God and Father of our Lord Jesus Christ, give me a realistic view of sin and a full-blooded appreciation of you grace in the Lord Jesus. Amen
7 “By faith Noah, when warned about things not yet seen, in holy fear built an ark to save his family. By his faith he condemned the world and became heir of the righteousness that is in keeping with faith.” [Hebrews 11:7]
Noah’s example is that of faith. He took God at his word and he acted on that word. There is faith and there is saving faith. If you don’t act on your faith then chances are it’s what people call “head knowledge” – it’s a belief not a faith.
When I was about 7, I climbed a tree and got stuck out on a branch. I was just out of reach of my dad and he said, “Let go and I’ll catch you.” I couldn’t do it. I believed he would catch me but I wasn’t willing to put my faith in that belief. Faith is saying to yourself, “I will do what I know God wants even if it doesn’t seem like the way to life. I will seek first his kingdom and his righteousness and trust him to meet my needs [Matthew 6:33]. I will trust that Jesus’ death in my place was enough and that I am acceptable to God because of that.”
That is walking with God. When the whole word is screaming at you that you are a fool for trusting Jesus; when everyone else is getting on about making money, chasing their dreams, fulfilling their passions, Noah is walking faithfully with his God. That is our calling. Jesus is our ark, and so much more. The Apostle Peter says in his first letter that the ark in which Noah and his family were saved was an example of Jesus [1 Peter 3:20]: the only way to avoid God’s righteous judgment on our sin is to put your trust in Jesus’ death and resurrection for us, pictured in the act of baptism.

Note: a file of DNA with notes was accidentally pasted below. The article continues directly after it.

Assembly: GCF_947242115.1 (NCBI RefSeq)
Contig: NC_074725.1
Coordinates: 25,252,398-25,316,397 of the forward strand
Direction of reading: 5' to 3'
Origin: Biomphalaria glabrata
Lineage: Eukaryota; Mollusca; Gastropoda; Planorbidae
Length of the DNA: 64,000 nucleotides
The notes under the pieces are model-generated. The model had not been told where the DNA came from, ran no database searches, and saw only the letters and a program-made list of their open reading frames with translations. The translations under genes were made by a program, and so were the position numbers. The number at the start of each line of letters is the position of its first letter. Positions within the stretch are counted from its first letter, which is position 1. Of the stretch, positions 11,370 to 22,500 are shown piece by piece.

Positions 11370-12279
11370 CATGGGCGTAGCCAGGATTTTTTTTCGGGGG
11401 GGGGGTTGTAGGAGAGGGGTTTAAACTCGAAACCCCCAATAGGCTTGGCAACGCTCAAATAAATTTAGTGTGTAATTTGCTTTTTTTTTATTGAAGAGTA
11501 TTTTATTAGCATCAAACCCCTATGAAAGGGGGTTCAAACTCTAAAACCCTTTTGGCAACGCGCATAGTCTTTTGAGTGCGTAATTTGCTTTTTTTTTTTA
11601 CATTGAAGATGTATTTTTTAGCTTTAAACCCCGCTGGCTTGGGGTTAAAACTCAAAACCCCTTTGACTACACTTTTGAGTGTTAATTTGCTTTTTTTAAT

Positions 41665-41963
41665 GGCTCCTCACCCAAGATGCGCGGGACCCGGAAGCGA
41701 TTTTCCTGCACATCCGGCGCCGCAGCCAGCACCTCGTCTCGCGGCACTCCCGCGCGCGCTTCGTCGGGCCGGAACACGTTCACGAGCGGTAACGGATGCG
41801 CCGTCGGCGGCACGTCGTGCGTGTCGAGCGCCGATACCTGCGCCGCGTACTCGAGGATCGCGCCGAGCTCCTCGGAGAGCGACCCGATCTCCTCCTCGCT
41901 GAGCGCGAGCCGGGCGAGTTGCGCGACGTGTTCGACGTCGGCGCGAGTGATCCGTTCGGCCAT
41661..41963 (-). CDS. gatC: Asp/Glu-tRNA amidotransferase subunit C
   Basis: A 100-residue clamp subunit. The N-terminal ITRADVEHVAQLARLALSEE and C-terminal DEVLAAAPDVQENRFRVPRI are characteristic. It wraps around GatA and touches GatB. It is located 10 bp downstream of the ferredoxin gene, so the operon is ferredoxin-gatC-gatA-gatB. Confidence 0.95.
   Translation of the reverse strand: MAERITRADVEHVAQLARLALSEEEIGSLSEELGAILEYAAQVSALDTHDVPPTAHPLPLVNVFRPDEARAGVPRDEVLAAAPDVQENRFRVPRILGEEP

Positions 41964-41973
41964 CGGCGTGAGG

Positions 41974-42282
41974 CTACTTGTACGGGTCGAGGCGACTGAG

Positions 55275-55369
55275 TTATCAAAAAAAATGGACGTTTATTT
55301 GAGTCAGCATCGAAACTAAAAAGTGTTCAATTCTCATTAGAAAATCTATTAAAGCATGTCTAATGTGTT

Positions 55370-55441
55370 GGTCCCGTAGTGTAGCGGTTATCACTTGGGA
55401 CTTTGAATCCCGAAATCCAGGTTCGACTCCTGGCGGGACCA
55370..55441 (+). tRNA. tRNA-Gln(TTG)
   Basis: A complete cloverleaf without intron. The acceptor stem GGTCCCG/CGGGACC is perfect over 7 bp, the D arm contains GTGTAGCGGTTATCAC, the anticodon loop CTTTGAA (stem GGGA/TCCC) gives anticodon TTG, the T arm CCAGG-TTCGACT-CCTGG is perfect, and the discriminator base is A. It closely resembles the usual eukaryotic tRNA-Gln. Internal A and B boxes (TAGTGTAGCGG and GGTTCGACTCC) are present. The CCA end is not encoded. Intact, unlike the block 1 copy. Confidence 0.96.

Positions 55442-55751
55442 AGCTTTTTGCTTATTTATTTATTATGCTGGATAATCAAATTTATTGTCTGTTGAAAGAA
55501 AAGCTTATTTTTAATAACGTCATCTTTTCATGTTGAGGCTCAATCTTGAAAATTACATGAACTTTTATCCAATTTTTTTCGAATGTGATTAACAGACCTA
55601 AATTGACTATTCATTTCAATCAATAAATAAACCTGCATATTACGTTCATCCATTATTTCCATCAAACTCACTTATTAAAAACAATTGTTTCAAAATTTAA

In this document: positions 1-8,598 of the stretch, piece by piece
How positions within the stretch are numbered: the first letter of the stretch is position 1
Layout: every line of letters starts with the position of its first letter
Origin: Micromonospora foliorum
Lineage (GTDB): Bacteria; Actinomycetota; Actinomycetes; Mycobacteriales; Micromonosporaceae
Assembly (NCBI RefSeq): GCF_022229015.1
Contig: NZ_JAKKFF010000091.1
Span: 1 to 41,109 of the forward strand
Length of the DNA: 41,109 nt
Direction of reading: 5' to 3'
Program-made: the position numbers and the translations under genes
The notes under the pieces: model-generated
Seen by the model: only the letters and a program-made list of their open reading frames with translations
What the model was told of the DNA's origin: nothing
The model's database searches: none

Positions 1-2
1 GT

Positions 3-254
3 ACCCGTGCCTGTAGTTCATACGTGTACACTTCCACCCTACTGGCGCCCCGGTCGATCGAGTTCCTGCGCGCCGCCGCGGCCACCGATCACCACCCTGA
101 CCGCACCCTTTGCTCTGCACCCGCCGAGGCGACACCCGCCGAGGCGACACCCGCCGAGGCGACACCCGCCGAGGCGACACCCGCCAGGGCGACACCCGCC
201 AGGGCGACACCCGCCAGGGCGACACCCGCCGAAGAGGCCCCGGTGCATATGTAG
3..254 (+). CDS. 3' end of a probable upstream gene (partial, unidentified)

It’s no longer an ark we have to be in. It’s Jesus. Have you given your life over to him in trust that his death and resurrection are sufficient to save you? Are you walking with him? The beauty of the gospel is that, even if go off the rails as believers, we can start all over because there is forgiveness. When God casts our failures into the sea of forgetfulness, he puts up a sign, “no fishing!”. There is always a temptation, when we sin, to think to ourselves, “Oh well, what the heck. I might as well give up.” There is always a fresh start. Remember Jesus’ words to the Apostle Peter before he denied even knowing Jesus – they were words of hope and renewal “When you have turned back, strengthen your brothers.” [Luke 22:32] We should never treat our sins lightly, but neither should we wallow in guilt and self -loathing. As the old hymn says, “Jesus knows our every weakness, take it to the Lord in prayer.”